“Lately I’ve been thinking that resilient is a dirty word. It … seems like a compliment, but it [also] excuses the circumstances that led to resilience. It’s a word that does not assign accountability. … Never mind that the effects of climate change have such a devastating effect on a country whose carbon emissions are negligible, the people in that country are resilient, they’ll keep going. The truth is that the people in my country are resilient because they have no choice but to be resilient.” —Filipina writer Soleil David in the article “Resilience Is a Dirty Word”
The above quote is from an article that was published in response to typhoon Yolanda (the international name was Haiyan), which devastated the Philippine city of Tacloban in 2013. The article inspired Joi Barrios-Leblanc to write a poem called Sumpa ng Kawayan (Curse of the Bamboo), and that in turn inspired composer Josefino Chino Toledo to write Agos (Flow). Which brings us to Juilliard. In October, the New Juilliard Ensemble gave Agos, for chamber ensemble and narrator, its world premiere. I was the narrator.
This was the first time I had performed anything in my native language in front of the Juilliard community, but despite some nervousness when Joel Sachs, the founder of NJE, first emailed me about the project, I immediately said yes. I came to Juilliard because I was interested in expanding my skill sets to accommodate a wider range of material, and yet it was also important for me to reconnect with my roots from time to time. Toledo had recommended me as I had worked with him in the Philippines on musical theater and opera projects.
But Agos had a complexity unlike any other musical piece I’ve ever worked on before. Toledo knows I don’t read music, and yet they still entrusted this piece to me. I began working with Joel Sachs in the summer because I would only get to rehearse with the orchestra a few times before the show. I had to be extremely prepared for that phase in the process, which included a crash course in rhythmic notation. When things got too complicated—there were areas that were rhythmic and certain syllables had to be in conjunction to the music—I simply recorded him during rehearsal to get the timing right.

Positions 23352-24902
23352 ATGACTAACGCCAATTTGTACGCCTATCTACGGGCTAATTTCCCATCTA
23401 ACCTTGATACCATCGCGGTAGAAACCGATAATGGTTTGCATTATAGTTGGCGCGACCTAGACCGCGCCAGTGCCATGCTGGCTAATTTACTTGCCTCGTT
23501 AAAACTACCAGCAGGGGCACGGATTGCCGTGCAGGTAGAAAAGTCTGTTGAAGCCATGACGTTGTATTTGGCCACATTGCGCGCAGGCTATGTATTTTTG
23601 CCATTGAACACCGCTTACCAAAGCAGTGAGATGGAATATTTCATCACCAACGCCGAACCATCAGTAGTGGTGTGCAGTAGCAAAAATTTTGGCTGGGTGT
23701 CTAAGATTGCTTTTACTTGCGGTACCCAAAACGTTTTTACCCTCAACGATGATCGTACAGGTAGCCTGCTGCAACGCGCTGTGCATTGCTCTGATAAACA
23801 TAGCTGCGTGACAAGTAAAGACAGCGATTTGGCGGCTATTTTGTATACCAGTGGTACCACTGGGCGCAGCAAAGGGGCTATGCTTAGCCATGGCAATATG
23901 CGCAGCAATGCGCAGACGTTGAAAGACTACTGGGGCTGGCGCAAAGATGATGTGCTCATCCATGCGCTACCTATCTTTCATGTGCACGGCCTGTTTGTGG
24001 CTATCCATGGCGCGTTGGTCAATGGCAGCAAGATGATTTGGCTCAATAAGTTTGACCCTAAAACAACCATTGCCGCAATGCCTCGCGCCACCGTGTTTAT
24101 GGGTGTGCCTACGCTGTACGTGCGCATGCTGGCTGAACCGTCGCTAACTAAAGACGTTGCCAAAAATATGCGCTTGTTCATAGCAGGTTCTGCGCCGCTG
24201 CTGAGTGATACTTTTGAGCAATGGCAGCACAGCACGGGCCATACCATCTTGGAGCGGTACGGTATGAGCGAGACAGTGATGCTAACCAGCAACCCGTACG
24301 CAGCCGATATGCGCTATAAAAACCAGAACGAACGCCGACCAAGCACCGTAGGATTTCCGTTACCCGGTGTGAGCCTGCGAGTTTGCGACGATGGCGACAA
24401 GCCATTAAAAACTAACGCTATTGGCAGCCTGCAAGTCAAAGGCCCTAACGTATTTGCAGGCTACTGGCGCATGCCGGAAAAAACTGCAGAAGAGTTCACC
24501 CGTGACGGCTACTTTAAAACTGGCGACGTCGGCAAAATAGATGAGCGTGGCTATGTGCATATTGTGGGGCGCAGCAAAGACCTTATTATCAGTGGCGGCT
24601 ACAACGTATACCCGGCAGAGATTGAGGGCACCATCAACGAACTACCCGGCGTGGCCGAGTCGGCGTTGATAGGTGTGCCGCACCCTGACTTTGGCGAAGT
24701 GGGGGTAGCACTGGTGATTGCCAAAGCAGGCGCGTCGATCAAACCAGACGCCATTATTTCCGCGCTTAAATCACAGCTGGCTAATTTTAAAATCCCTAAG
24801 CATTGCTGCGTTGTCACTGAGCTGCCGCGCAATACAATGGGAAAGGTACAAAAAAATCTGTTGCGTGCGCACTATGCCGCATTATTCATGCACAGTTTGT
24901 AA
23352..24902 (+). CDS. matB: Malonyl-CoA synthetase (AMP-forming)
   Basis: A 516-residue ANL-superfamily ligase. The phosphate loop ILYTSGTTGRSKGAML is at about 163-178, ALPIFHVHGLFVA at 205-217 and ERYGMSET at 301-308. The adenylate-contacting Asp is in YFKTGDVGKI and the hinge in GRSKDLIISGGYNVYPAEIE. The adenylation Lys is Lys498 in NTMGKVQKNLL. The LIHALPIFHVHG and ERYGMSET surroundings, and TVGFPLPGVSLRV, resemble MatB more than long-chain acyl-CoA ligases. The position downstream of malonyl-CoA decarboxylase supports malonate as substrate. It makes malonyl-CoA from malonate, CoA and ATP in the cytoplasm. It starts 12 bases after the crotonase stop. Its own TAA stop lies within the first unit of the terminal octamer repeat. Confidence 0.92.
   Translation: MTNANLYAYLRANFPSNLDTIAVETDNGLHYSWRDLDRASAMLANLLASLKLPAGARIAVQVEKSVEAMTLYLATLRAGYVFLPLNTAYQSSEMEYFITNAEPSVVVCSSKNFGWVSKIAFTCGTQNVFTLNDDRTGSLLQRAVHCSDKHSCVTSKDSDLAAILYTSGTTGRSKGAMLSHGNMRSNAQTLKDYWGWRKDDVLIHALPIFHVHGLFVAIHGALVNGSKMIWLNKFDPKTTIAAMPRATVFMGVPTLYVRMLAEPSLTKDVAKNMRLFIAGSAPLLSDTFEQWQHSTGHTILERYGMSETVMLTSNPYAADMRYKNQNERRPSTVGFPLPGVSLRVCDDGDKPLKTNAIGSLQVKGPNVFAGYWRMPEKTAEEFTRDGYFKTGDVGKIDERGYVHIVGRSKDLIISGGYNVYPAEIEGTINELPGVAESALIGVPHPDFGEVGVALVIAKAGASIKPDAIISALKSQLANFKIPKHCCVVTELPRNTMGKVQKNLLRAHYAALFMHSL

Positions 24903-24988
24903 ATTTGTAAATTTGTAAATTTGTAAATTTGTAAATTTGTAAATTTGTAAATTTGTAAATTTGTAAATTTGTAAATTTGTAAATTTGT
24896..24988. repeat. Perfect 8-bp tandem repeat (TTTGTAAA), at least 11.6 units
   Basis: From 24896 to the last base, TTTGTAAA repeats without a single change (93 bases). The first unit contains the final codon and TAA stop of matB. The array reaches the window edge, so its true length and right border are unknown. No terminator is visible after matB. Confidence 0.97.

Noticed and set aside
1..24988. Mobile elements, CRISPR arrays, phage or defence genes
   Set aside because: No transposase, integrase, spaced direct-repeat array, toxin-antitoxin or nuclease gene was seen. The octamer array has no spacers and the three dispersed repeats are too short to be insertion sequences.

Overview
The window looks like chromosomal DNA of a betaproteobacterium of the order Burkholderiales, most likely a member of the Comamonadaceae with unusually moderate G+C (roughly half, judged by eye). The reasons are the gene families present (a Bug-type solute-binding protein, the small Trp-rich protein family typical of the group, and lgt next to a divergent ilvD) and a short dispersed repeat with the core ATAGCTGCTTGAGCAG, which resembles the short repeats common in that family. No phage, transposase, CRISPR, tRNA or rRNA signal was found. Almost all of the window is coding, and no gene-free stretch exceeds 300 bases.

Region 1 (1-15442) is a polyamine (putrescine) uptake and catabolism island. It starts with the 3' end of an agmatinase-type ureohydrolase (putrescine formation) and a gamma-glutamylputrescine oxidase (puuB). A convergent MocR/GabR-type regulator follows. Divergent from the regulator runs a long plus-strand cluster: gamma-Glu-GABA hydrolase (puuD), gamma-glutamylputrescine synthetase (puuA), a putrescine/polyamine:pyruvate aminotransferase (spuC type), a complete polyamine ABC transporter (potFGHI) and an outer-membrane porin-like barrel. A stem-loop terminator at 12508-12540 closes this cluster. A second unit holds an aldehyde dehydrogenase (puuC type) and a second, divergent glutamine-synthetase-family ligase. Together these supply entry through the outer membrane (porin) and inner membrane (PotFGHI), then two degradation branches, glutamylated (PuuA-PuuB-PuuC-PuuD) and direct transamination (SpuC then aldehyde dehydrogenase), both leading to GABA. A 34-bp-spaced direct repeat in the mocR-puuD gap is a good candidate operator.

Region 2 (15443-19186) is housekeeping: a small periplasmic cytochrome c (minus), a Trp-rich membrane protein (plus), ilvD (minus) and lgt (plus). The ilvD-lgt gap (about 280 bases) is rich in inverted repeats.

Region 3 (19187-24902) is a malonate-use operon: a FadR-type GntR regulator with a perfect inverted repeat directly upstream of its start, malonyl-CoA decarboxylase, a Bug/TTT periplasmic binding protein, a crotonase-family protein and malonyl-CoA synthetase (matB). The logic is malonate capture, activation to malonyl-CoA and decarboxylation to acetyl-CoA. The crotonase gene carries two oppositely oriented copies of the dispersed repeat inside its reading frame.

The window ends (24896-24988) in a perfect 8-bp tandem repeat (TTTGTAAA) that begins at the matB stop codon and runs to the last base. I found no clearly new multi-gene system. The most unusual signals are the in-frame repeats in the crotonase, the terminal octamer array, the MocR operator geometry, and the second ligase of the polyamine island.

I spoke to Toledo about Agos when I visited the Philippines last summer. If you look at the score, you’ll see that he wrote specific instructions for the narrator at several points. As it turns out, there are different “characters” in the text that the narrator needs to embody, as if each section depicts a different phase in the typhoon. My speaking voice, it turns out, was another “instrument” in the piece.
As Sachs and I continued working, the subject of amplification came up. The piece was to be performed at the Peter Jay Sharp Theater, with NJE right behind me, but thinking about how rare it is for a drama student to perform in the Sharp with a chamber ensemble, I decided that I didn’t want amplification for the event. I would use all my vocal training and see what it amounted to!
When it was time for me to work with the orchestra in Room 543, I warmed up my voice for at least 30 minutes beforehand to make sure I rose with the crescendos, and on the day of the show, I must have warmed up for at least an hour! I asked Phil Guiterrez, the associate production manager, to watch the dress rehearsal from the audience to check if I could be heard with the music—and he said I could indeed be heard! In the times when I was shouting as the music rose, it felt to him as if I was trying to stay afloat in the midst of the floods. It was as if we were taking the audience on a journey through the typhoon. Receiving his feedback was a validation that we were fulfilling the intentions of the piece.
When the performance concluded, Toledo told me that a Filipino-Canadian whose father was from Tacloban approached him teary-eyed and said that it reminded him of what happened to his family. It was assuring to see how music that seems both larger than life and abstract can embody a tangible event.
In Agos, there are repeated passages inspired by the Filipino subli—a religious folk dance from southwestern Luzon. This dance form is also a ritual of chanting and prayer. At the heart of Agos is a prayer. At the heart of what compelled me to do the piece was my own prayer for my country, a country that I feel I can no longer help at times. There seems to be no hope to climb out from the hole that is our corrupt government. A hole that feels larger than us most of the time. It is a plea for retribution from decades of corruption and internalized oppression, hoping that perhaps through this form, God will hear our prayers.
Regina De Vera, a fourth-year actor from Quezon City in the Philippines, holds a Steinberg Fellowship
Headshot: Gregory Costanzo